Applies To: SQL Server 2014, SQL Server 2016 Preview
Opens a Transact-SQL server cursor and populates the cursor by executing the Transact-SQL statement specified on the DECLARE CURSOR or SET cursor_variable statement.
Applies to: SQL Server (SQL Server 2008 through current version), Azure SQL Database.
Specifies that cursor_name refers to a global cursor.
Is the name of a declared cursor. If both a global and a local cursor exist with cursor_name as their name, cursor_name refers to the global cursor if GLOBAL is specified; otherwise, cursor_name refers to the local cursor.
Is the name of a cursor variable that references a cursor.
If the cursor is declared with the INSENSITIVE or STATIC option, OPEN creates a temporary table to hold the result set. OPEN fails when the size of any row in the result set exceeds the maximum row size for SQL Server tables. If the cursor is declared with the KEYSET option, OPEN creates a temporary table to hold the keyset. The temporary tables are stored in tempdb.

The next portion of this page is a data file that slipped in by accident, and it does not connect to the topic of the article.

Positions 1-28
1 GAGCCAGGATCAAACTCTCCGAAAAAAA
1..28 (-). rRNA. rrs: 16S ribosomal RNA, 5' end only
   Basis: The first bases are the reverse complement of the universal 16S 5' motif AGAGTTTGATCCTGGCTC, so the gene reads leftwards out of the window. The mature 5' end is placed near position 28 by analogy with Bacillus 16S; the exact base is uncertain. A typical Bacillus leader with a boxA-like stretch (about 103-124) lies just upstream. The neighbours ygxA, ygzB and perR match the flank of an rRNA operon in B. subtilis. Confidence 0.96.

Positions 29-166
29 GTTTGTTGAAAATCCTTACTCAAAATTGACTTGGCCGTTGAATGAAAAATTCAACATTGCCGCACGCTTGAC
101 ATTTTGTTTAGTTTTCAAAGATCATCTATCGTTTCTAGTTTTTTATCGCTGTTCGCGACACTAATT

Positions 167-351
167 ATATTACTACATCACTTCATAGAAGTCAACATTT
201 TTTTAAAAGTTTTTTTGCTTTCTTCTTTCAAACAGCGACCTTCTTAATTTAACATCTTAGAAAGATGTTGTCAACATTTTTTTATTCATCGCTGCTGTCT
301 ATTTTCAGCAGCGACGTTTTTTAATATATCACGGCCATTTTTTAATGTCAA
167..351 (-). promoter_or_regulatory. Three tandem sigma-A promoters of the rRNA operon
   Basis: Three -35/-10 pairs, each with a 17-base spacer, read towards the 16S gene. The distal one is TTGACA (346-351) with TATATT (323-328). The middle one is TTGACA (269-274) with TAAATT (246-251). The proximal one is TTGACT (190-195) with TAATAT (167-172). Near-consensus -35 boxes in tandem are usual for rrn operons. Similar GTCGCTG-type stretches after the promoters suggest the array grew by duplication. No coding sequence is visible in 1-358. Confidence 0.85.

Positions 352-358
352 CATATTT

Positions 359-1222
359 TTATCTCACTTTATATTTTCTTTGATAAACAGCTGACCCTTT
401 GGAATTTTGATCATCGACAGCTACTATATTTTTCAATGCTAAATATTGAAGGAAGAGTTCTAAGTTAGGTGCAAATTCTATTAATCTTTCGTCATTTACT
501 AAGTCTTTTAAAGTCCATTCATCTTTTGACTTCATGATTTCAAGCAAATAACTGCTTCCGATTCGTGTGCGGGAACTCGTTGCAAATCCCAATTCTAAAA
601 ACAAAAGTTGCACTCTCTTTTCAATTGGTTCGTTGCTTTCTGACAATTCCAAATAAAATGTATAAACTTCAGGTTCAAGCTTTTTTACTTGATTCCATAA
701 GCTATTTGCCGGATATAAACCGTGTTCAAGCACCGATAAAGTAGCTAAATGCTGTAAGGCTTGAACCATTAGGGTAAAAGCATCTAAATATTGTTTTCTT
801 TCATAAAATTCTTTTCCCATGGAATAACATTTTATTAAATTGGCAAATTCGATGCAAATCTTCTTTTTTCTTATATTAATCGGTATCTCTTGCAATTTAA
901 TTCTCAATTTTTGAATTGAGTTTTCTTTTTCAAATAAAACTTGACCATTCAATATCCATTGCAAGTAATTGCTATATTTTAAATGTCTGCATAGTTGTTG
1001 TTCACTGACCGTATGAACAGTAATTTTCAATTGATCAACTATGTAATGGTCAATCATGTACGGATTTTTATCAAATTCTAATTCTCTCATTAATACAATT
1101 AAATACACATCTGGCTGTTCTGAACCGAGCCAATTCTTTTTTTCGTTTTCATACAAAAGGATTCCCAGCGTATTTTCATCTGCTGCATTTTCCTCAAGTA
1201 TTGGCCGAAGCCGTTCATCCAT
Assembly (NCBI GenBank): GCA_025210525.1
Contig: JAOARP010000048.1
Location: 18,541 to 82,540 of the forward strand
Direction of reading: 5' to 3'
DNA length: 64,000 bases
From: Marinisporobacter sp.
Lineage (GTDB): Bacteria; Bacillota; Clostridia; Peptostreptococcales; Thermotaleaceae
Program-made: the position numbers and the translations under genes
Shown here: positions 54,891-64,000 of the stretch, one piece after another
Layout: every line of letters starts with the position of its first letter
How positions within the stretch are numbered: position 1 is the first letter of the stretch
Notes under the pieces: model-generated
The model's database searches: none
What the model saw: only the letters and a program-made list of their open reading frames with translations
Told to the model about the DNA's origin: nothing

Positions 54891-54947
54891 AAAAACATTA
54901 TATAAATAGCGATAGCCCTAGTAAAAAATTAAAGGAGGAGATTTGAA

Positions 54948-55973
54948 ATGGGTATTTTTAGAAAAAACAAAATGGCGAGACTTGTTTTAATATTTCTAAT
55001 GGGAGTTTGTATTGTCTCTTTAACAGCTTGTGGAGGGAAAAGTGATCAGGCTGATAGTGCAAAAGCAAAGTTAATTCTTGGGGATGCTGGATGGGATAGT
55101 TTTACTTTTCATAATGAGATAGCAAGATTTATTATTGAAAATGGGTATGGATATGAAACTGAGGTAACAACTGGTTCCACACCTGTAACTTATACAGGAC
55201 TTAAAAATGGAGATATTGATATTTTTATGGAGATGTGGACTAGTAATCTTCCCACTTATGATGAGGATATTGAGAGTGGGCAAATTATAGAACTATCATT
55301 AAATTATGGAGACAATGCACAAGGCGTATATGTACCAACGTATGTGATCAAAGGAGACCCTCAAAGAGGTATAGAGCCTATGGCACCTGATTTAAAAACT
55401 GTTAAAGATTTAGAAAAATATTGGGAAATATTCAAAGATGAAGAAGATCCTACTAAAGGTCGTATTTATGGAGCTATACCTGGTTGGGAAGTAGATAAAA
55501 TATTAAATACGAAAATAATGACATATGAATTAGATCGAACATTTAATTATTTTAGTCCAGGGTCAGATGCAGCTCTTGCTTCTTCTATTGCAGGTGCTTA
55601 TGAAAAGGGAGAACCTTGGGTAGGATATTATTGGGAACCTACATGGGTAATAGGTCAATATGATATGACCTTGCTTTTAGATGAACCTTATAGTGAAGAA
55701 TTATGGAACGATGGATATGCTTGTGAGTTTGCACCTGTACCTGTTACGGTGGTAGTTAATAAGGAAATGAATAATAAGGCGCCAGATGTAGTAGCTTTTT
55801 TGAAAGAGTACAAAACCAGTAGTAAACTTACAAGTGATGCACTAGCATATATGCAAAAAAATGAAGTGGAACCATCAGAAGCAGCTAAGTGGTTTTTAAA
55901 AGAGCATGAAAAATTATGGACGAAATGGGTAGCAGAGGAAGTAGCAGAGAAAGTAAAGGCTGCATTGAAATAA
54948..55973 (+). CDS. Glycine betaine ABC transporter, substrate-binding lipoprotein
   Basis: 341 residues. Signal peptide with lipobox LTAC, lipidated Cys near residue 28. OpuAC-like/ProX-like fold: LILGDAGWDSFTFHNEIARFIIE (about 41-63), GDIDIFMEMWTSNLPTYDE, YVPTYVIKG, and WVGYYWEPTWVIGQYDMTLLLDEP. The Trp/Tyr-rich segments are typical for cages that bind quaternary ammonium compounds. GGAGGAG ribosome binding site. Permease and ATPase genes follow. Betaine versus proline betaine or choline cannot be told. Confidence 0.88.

After a cursor has been opened, use the @@CURSOR_ROWS function to receive the number of qualifying rows in the last opened cursor.
SQL Server does not support generating keyset-driven or static Transact-SQL cursors asynchronously. Transact-SQL cursor operations such as OPEN or FETCH are batched, so there is no need for the asynchronous generation of Transact-SQL cursors. SQL Server continues to support asynchronous keyset-driven or static application programming interface (API) server cursors where low latency OPEN is a concern, due to client round trips for each cursor operation.
The following example opens a cursor and fetches all the rows.
DECLARE Employee_Cursor CURSOR FOR SELECT LastName, FirstName FROM AdventureWorks2012.HumanResources.vEmployee WHERE LastName like 'B%'; OPEN Employee_Cursor; FETCH NEXT FROM Employee_Cursor; WHILE @@FETCH_STATUS = 0 BEGIN FETCH NEXT FROM Employee_Cursor END; CLOSE Employee_Cursor; DEALLOCATE Employee_Cursor;